The last time I was in McNally Robinson in Saskatoon, I happened past the self-help section and was amazed at its size. I was thinking about this as I read “Crises are part of the human condition …” in the introduction to Catherine Ripplinger Fenwick’s Love and Laughter: A Healing Journey. The book, an expansion on her popular 2004 title, “Healing With Humour,” is in part “a psychological and spiritual first aid kit.” Inside it the Regina author, therapist, and educator offers anecdotes, quotations, poetry, prayers, jokes, affirmations, activities, cartoons, strategies, and information on making humour and hope part of daily life, which results in a healthier and more joyful existence. It is both a “work-book and a play-book,” and for those who need a lift, it could be just what the doctor ordered.
After a breast cancer diagnosis in 1990, Ripplinger Fenwick set out on her lifelong goal to write a book, recognizing the importance “healthy humour and hope” would play in her healing journey. She maintains that laughter is important because it “enriches all aspects of life,” and because it reduces stress, it also encourages numerous physical benefits, including the production of “endorphins and disease fighting immune cells.”
The book is bursting with fun and interesting suggestions for examining and improving one’s emotional life. It begins with a quiz which tests one’s “L.Q.” (“Laughter Quotient”), suggests readers keep a “thanksgiving journal,” and create a “Healing Activities Chart.” The writer recommends making a “Love and Laughter First Aid Kit.” Hers consists of books, photo albums, games, toys, wigs, and “dress-up” costumes. I wonder what mine would include?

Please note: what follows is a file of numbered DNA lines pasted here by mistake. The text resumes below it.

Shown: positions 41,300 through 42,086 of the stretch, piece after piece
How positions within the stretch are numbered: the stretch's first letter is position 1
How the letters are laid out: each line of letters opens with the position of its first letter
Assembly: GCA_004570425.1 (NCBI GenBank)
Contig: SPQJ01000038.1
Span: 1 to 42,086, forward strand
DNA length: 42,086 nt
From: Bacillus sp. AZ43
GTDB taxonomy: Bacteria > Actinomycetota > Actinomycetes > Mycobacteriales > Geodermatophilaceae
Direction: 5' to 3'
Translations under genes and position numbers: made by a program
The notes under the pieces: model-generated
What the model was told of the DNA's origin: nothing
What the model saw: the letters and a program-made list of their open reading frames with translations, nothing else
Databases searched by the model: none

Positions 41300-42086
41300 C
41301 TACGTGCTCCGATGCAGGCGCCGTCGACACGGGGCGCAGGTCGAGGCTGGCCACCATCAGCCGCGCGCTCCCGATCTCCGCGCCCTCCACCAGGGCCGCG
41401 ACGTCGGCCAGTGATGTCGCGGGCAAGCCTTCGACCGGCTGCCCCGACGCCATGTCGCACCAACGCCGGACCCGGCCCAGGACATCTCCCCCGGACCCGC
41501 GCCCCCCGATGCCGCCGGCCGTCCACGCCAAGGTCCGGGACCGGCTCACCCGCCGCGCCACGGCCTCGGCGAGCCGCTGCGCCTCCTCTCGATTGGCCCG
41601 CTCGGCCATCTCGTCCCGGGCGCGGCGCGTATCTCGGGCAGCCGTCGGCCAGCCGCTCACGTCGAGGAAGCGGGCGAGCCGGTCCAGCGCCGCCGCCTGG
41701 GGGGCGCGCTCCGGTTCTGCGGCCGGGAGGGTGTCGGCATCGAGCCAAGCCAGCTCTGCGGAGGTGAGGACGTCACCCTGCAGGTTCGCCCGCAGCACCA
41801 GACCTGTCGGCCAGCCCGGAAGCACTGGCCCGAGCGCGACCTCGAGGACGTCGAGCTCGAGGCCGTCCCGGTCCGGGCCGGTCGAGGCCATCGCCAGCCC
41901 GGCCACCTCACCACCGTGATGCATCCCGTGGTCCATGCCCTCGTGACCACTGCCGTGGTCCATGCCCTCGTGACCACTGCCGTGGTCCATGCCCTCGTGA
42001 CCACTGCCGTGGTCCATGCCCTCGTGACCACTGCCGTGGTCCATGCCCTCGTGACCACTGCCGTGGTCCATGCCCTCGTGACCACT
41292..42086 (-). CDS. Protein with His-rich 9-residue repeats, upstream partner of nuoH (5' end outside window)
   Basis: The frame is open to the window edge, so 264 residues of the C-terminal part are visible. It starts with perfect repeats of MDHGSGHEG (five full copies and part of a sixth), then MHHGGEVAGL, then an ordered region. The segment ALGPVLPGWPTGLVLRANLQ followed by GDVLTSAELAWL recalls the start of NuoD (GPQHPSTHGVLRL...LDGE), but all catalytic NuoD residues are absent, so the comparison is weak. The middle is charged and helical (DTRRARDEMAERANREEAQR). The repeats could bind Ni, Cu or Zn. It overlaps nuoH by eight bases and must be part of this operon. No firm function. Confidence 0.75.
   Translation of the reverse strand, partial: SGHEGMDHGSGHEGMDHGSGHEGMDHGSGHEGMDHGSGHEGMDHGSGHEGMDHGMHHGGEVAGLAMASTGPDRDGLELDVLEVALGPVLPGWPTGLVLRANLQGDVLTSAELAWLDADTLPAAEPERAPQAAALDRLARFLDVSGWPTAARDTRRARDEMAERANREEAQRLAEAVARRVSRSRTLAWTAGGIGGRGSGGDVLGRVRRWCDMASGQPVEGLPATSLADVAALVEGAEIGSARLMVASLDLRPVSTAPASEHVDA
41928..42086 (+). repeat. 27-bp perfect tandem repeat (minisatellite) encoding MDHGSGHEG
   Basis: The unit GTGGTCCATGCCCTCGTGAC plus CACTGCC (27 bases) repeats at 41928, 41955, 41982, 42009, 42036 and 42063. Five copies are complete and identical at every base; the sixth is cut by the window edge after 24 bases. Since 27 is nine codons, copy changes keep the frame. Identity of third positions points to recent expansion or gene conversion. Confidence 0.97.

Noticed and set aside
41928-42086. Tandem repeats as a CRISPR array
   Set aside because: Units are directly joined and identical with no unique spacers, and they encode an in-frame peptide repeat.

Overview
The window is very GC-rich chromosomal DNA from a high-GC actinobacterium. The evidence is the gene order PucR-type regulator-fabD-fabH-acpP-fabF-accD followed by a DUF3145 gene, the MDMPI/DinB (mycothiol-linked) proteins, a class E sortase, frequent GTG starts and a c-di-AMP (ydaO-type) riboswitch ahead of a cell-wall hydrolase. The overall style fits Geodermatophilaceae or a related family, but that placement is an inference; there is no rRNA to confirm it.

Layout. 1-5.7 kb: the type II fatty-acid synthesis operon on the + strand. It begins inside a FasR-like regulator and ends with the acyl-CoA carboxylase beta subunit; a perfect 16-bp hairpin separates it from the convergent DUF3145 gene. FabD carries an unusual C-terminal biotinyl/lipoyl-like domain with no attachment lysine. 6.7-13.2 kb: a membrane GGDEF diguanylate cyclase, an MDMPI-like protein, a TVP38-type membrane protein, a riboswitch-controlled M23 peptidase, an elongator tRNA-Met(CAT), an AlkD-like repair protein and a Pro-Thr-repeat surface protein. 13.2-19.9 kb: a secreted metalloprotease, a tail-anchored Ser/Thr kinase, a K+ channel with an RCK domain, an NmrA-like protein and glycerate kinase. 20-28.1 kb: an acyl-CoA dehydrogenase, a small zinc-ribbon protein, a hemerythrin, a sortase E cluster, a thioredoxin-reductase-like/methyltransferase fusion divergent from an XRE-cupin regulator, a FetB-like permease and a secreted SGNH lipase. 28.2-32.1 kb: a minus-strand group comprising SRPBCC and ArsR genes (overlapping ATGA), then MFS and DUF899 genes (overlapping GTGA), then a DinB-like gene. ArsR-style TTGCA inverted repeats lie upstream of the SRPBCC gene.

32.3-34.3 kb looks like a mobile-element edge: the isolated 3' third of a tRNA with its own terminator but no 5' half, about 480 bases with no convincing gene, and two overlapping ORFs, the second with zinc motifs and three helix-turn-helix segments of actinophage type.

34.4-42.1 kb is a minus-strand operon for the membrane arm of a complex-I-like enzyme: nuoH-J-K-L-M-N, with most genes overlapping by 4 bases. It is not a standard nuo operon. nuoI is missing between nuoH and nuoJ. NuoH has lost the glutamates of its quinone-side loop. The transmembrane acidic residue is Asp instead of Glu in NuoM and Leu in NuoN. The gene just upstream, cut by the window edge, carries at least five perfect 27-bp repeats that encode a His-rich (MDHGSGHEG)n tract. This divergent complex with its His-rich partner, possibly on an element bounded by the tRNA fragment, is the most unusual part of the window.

I appreciated her ideas for a walking meditation (thinking positive thoughts like “My mind is sharp and clear. My soul is at peace” while walking); for hosting a “Tell only funny stories” party; and for writing a “laughter contract with yourself,” but especially interesting for me was the harkening back to innocent childhood joy.
Ripplinger Fenwick acknowledges the role our own childhoods make to our happiness as adults, but she makes the critical point that “We are never too old to have a happy childhood.” That’s beautiful. She suggests reading uplifting children’s stories, like “The Velveteen Rabbit,” and includes a “Visualizing Your Inner Childlike Self” exercise. There’s a priceless anecdote about a Special Olympics race during which the young participants all stopped when one runner fell shortly after the start signal. One child “kissed [the crying boy] on the cheek and said, ‘This will make it better.’ A few minutes later the ‘competitors’ linked arms and walked across the finishing line together. They were all winners.”
The author quotes Chief Dan George, Mark Twain, Confucius, Deepak Chopra, Thomas Aquinas, and the Buddha, to name a diverse and inspiring few, and she includes a “References and Recommended Reading” list.
Yes, crises are part of the human condition, but as the author writes, “[you can] overcome them as well as anyone.” Love and Laughter is her handbook for happiness. It can be yours, too.
THIS BOOK IS AVAILABLE AT YOUR LOCAL BOOKSTORE OR FROM WWW.SKBOOKS.COM